MAM Family: Myungsoo Shin of Kraft Music
It's such a massive honor for your country to host the Olympics. For Korean composer Myungsoo Shin, this year's Winter Games also offered the gig of a lifetime: to create his country's official TV theme song for the Olympic Broadcasting Service.
"Because these Olympic Games were held in Korea, it must have been very natural that a Korean composer create the music for them," says Myungsoo, founder of Kraft Music. "I already had some experience with big national events, such as the anthem for IAAF World Championship in 2011, so I must have been one of the qualified composers. I've also had good relationship with the film production company who made the Olympic station ID, and fortunately I was chosen.
"I'm very proud that I could give a good contribution to my country's event. This project wasn't just business to me."
It also helps that Myungsoo has years of experience crafting music for big international brands like Disney, Samsung, Nike, Hyundai, LG, and Kia: to date, he's composed for over 1,500 TV ads. He's also an Emmy-nominated film composer.
Even with all that experience, though, how do you capture the essence of your country into a 30-second (or less) TV intro? An intro that will air repeatedly throughout the world's TV broadcasting systems, to every culture imaginable?
Answer: you start with your country's musical heart -- the "Arirang," Korea's most-beloved traditional song and unofficial anthem.
"In this Olympic Games, I heard that there's no official anthem. And all the people around the world participate in the Olympic Games by watching TV," explains Myungsoo. "I simply thought that Korean traditional music, arranged in a way that can easily embrace the universal musical feeling, would be the best solution.
"So I arranged 'Arirang' with many Korean traditional instruments, and western instruments such as drums, bass, piano and strings. To create an optimal balance between both a Korean and universal sound, I made the basic traditional rhythmic pattern the essential backbone for the song."
His choice in arranging 'Arirang' for proved pitch perfect for this year's Olympics -- spectators also enjoyed two separate 'Arirang' renditions during Opening Ceremony in PyeongChang, hockey fans sung the tune together from the stands, and South Korea's ice dancing darlings Yura Min and Alexander Gamelin were celebrated for choosing 'Arirang' for their free dance routine.
Myungsoo's long-held fascination with music and its accompanying video and visual materials prompted him to earn his master's degree in film scoring from NYU.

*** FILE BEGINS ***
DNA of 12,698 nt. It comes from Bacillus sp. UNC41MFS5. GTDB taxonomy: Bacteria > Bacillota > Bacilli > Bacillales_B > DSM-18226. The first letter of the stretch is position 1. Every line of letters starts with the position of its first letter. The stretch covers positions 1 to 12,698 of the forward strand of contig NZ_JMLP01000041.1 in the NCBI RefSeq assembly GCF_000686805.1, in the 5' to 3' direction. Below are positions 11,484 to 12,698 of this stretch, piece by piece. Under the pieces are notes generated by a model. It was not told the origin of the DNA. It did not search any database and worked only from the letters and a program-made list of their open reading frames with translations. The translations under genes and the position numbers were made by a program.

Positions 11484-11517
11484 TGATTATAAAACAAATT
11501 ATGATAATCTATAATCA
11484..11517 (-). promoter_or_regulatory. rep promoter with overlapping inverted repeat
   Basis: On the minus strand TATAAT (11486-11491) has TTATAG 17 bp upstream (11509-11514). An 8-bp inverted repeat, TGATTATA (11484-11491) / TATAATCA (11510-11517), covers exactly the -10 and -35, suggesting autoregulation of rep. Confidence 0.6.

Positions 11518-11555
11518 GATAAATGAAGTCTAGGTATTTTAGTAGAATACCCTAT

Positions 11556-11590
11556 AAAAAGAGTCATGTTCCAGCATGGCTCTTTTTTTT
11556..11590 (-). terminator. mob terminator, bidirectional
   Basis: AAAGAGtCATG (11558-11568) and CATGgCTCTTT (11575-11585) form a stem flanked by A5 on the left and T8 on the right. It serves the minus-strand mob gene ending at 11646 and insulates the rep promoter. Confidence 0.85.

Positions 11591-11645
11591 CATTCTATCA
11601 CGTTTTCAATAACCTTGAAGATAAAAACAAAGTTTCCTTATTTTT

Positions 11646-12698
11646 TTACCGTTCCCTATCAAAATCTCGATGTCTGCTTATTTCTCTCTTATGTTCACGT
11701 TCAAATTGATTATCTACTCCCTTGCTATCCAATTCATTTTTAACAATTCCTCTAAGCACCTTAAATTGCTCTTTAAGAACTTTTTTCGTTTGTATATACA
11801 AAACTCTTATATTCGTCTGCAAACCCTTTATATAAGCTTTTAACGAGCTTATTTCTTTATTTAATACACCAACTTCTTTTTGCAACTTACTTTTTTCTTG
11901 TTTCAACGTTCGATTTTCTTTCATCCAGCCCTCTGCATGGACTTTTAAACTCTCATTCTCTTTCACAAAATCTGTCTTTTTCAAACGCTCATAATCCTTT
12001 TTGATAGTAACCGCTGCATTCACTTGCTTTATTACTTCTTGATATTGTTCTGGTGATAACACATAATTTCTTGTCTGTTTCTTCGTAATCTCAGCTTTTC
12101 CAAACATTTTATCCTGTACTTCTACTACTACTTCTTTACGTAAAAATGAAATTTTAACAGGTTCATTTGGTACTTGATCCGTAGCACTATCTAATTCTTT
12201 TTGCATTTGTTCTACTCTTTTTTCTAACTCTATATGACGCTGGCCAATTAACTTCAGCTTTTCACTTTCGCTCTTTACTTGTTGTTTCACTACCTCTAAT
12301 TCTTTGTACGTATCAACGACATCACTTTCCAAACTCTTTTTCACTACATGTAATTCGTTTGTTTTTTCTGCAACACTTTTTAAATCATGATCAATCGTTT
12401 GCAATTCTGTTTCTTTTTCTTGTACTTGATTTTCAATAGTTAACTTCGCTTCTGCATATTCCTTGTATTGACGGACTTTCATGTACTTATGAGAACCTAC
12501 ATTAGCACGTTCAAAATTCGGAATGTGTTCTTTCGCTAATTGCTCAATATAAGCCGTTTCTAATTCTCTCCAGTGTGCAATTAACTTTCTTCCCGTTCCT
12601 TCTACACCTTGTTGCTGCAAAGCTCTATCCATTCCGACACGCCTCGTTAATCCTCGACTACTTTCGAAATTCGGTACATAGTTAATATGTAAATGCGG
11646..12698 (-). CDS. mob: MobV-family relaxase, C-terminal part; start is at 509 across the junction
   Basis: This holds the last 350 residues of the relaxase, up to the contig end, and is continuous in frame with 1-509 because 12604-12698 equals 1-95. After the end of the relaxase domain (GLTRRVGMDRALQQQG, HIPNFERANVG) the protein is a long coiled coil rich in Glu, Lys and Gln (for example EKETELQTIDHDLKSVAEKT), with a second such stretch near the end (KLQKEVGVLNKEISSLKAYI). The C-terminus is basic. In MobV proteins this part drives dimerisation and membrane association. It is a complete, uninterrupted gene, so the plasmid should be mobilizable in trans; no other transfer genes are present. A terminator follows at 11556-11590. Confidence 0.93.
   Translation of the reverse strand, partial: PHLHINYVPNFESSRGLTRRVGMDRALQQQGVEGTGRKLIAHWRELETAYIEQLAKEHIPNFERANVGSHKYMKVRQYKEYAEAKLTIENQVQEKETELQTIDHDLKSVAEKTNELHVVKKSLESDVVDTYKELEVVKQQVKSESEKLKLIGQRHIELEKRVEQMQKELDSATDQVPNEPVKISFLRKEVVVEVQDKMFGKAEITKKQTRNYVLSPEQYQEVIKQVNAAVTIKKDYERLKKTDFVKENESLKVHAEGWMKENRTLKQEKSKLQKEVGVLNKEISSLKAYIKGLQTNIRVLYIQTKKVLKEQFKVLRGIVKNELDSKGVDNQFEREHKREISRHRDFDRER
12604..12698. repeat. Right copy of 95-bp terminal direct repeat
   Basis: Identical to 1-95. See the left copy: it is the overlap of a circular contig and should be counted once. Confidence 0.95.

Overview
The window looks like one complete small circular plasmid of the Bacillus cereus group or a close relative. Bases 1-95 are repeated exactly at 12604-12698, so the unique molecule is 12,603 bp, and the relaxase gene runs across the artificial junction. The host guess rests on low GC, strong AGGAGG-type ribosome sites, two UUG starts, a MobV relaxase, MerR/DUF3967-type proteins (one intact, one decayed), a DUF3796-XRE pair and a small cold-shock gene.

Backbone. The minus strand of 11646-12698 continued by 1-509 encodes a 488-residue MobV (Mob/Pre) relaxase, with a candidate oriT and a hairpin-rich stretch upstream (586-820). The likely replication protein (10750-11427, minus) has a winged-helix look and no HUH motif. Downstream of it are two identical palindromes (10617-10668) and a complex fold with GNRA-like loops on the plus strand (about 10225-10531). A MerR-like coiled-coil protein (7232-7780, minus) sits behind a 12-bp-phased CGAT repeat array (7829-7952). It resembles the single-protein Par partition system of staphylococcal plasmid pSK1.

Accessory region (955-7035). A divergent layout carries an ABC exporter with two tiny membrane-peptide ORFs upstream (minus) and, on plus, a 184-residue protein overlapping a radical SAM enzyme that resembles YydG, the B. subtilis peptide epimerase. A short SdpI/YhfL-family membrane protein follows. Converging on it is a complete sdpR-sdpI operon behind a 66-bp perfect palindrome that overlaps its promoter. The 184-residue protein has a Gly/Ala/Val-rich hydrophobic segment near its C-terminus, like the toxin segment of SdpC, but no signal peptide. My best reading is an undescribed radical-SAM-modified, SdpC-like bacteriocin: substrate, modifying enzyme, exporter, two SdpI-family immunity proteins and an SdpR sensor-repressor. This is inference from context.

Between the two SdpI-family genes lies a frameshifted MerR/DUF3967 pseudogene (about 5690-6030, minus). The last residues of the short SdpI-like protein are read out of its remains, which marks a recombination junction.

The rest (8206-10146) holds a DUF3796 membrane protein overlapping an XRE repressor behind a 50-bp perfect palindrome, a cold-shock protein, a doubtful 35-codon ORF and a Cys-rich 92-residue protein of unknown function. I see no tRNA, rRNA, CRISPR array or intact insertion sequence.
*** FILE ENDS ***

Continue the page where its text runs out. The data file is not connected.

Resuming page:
"From the beginning I wanted to be a composer for media, and fortunately I was hired in a small music firm that makes commercial TV jingles," recalls Myungsoo.
To succeed in the advertising music world, Myungsoo recommends branching out into all areas of the arts.
"Media composers have to communicate with the non-musicians who give them jobs. We need to speak in non-musical ways to solve their musical problems. So, it is very essential to study many other artistic genres such as literature, languages, film, painting, dance, etc.," says Myungsoo. "I can't say exactly which part of my college studies helped to maintain my job, but I believe the broad range of subjects certainly has helped."
Myungsoo returned to South Korea 10 years ago, but often creatively wishes he'd stayed in the U.S.
"I got the green card easily by being nominated in the broadcasting Emmy Awards, so there was no big hurdle for me to live in the States. But I chose to go back to my country for private reasons.
"Fortunately, my job ensures good income for me in Korea, but I always feel thirsty to make music in bigger venues. That's why I still keep trying to knock the door abroad -- it's not the matter of money.
As for where he'd like to work next, Myungsoo says the sky's the limit.
"I'm trying to go into the bigger world," explains Myungsoo. "It could be the U.S., or other Asian countries, Europe, or Africa.
"As a middle-aged composer, I have to work harder to exhaust my experiences and skills fully. Until the day nobody calls me," he laughs. "It may be the best way not to leave anything to regret in my life as a composer."